Believe it or not, I was looking forward to "Religulous," Bill Maher's basically one-man show purports to seek out the state of the world's major religions in ways both insightful and semi-skewering.
Yes, I am a Christian. Yes, I am a minister.
Yet, even I can openly admit that much of what organized religion has to offer is frequently funny, occasionally hypocritical, not always that faithful and, when it comes down to it, perfect fodder for a cinematic raking over the coals.
In a style similar to Albert Brooks's "Looking for Comedy in the Muslim World," Maher sets off around the world talking to both experts and common folk about God, religion, organization and lots of stuff in between.
It's not the objective, I mind. It's the simple fact that Maher, who describes himself as a seeker, is so much funnier and smarter than anything to be found in "Religulous." The most disappointing thing about "Religulous" is that when you listen to Maher's asides you can't help but get the sense that there's a genuinely brilliant film trying to be born here...it just never happens.
Instead, director Larry Charles ("Borat") and Maher are content to focus their serious questions on a collection of individuals who could be, at the most generous, considered to be on the fringes of their respective religions with only a couple of exceptions. While this may very well may for occasionally cutting humor (and I mean occasionally), it wrecks any potential this supposed "documentary" has to actually examine the issues that Maher at least says he wishes to examine.
"Religulous" spends more time seeking laughs than it does seeking answers. Given the subject matter, it could have easily had it both ways.
The other problem, one accurately pointed out by Washington Post film critic Neely Tucker, is that truly effective satire is grounded within knowledge and, despite his air of intellectualism, Bill Maher clearly doesn't have an intellectual understanding of any of the world's major religions. His methodology for seeking seems more intent on ridicule and humiliation, rather ironic given that he so fervently wishes to point out religion's tendency to do that very thing.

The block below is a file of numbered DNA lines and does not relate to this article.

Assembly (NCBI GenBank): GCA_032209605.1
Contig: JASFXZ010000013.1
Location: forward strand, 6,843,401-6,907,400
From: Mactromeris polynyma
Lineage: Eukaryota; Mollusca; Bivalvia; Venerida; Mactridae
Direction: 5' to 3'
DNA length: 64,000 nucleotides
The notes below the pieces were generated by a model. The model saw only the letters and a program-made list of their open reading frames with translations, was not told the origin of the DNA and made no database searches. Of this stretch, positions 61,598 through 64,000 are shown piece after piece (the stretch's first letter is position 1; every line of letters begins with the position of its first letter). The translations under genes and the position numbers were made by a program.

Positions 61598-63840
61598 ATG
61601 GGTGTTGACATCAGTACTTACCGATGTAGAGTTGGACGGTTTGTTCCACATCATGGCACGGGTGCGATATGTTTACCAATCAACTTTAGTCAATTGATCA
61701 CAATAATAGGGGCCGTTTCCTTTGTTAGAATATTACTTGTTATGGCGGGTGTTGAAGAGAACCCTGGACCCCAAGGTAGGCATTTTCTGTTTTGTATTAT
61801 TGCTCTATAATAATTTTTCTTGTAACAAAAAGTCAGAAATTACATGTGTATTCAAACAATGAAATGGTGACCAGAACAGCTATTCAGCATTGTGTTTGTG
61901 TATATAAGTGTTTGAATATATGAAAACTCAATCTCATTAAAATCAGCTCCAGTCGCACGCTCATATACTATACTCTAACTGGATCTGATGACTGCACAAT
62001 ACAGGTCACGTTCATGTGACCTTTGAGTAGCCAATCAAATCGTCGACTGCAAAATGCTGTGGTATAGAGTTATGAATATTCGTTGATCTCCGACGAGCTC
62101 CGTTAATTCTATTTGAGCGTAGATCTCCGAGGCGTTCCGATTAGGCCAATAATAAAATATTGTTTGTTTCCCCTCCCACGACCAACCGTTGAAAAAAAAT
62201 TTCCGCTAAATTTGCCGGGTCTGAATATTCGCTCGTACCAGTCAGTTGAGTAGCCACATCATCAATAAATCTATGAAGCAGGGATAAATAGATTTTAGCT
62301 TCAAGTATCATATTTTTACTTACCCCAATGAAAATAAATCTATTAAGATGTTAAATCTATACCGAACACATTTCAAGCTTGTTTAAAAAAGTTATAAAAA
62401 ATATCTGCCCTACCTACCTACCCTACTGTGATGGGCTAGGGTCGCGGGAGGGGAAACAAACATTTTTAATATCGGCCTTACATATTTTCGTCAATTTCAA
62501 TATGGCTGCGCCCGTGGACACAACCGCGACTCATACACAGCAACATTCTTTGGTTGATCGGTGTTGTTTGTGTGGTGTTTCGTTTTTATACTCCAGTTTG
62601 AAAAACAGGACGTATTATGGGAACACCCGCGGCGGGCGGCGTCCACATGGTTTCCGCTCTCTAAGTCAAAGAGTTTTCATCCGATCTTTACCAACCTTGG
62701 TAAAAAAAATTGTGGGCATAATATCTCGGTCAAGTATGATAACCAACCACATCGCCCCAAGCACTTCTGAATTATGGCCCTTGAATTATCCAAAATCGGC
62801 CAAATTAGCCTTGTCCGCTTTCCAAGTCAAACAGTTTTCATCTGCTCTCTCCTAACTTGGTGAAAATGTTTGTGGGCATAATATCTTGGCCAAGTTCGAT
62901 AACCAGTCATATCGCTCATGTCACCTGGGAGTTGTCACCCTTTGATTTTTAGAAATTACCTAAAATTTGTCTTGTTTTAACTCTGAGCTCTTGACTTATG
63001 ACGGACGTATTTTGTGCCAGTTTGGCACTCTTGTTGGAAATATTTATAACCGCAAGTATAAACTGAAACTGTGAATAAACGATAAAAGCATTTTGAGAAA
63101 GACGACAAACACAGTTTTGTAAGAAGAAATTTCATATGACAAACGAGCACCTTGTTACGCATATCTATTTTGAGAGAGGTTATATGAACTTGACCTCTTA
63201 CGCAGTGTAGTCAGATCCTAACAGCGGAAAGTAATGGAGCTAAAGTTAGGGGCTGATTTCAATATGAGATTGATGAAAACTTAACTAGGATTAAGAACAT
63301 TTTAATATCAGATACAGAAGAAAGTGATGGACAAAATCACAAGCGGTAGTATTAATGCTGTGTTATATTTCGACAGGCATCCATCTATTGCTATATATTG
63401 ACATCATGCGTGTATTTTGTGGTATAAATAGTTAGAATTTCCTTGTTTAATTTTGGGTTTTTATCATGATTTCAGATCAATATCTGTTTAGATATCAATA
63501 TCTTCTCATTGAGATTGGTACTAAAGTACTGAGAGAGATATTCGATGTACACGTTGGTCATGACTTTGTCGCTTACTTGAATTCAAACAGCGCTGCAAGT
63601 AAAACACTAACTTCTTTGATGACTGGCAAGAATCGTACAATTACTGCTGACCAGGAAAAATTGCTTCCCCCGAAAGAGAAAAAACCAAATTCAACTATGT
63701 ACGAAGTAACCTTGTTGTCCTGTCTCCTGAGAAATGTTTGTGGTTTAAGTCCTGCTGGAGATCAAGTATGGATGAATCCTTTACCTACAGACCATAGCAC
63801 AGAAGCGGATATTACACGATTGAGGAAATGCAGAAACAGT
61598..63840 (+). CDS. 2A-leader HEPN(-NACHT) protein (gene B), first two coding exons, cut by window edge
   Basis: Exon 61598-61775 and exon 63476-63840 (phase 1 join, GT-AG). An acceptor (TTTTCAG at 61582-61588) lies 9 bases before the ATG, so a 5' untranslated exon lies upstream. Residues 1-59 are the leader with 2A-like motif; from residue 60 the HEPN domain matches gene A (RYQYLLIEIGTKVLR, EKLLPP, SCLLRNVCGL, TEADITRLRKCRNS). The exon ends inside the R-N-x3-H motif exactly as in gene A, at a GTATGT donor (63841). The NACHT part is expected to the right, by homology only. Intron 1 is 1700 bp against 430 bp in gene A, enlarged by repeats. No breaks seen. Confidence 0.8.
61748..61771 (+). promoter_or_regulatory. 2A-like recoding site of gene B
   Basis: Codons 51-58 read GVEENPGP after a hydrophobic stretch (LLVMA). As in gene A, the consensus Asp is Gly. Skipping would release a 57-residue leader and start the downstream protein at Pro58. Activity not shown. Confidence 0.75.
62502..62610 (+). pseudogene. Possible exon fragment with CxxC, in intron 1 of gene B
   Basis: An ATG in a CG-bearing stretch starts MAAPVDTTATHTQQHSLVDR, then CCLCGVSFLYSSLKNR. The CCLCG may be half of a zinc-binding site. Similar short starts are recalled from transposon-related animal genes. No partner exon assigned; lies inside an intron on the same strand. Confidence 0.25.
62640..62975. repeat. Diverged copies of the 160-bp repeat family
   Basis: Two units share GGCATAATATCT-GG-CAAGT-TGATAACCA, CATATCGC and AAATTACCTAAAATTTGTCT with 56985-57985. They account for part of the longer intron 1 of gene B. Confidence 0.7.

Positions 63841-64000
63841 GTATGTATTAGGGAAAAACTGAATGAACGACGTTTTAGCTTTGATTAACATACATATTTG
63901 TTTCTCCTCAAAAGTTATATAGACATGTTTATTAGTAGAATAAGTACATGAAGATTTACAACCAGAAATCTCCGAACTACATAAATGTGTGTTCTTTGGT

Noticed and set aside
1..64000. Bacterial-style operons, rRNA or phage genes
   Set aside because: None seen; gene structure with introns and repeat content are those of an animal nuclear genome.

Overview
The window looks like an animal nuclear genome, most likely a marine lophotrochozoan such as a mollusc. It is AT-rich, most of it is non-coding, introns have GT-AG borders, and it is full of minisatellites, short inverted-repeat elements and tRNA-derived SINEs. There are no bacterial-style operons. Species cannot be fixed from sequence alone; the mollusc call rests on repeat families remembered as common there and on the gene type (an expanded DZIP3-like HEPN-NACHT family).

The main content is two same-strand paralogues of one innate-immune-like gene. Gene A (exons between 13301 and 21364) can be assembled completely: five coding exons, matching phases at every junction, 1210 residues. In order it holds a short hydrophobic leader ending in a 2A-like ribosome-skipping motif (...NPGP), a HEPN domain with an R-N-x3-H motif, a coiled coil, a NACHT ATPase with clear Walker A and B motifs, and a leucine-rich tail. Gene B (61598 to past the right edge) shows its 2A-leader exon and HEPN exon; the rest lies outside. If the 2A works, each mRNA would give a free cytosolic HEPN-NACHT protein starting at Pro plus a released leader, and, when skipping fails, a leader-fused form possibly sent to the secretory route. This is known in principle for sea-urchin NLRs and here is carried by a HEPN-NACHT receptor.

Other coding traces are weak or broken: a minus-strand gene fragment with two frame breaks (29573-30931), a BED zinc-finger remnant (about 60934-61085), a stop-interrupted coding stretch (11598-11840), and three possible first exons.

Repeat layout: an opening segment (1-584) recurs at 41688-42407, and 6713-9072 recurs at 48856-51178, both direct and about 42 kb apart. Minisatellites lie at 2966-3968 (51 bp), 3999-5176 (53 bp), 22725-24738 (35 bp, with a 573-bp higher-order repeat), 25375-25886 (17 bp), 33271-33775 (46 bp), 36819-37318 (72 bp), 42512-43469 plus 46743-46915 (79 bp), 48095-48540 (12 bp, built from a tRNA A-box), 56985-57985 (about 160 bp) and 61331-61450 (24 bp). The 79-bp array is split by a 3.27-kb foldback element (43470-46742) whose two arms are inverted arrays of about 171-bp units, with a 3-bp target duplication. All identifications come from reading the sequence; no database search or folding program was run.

Where "Religulous" does succeed, at least in moments, is in Maher's frequent asides and in the overall feeling that he didn't so much bait his interviewees as much as he simply gave them the room to be as open as they wanted to be. There's something about organized religion across the board that is inherently funny, and both Maher and Charles seemed to realize that they didn't so much have to manipulate their subjects as they simply had to stick a camera in their faces.
It's sort of like watching Terry Nichols in Michael Moore's "Bowling for Columbine." You sit there, you watch and you're completely and utterly amazed that someone could come off so completely idiotic and never realize it. Suddenly, the film comes out and the entire world is laughing AT you and righteous indignation rises to the surfaces. "I Never," Nichols would proclaim. In that film, Moore never baited Nichols...he just let Nichols be Nichols. Maher and Charles do the same thing here with a man who plays Jesus at the Holy Land Experience amusement park, a rabbi who denies the holocaust, a Christian who believes that humans roamed with dinosaurs and quite a few more.
Occasionally, as in when Maher examines Catholicism, the results are entertaining AND insightful. Mostly, however, they elicit a few chuckles and preach to Maher's choir. While "Religulous" sure isn't a disaster, it's disappointing given Maher's known comic potential and his regularly televised socio-political insights.
So much potential. So little result. Organized religion may very well have its potholes and hypocrisies, but if this is the best the skeptics have to offer it's no wonder people choose faith.
by Richard Propes
The Independent Critic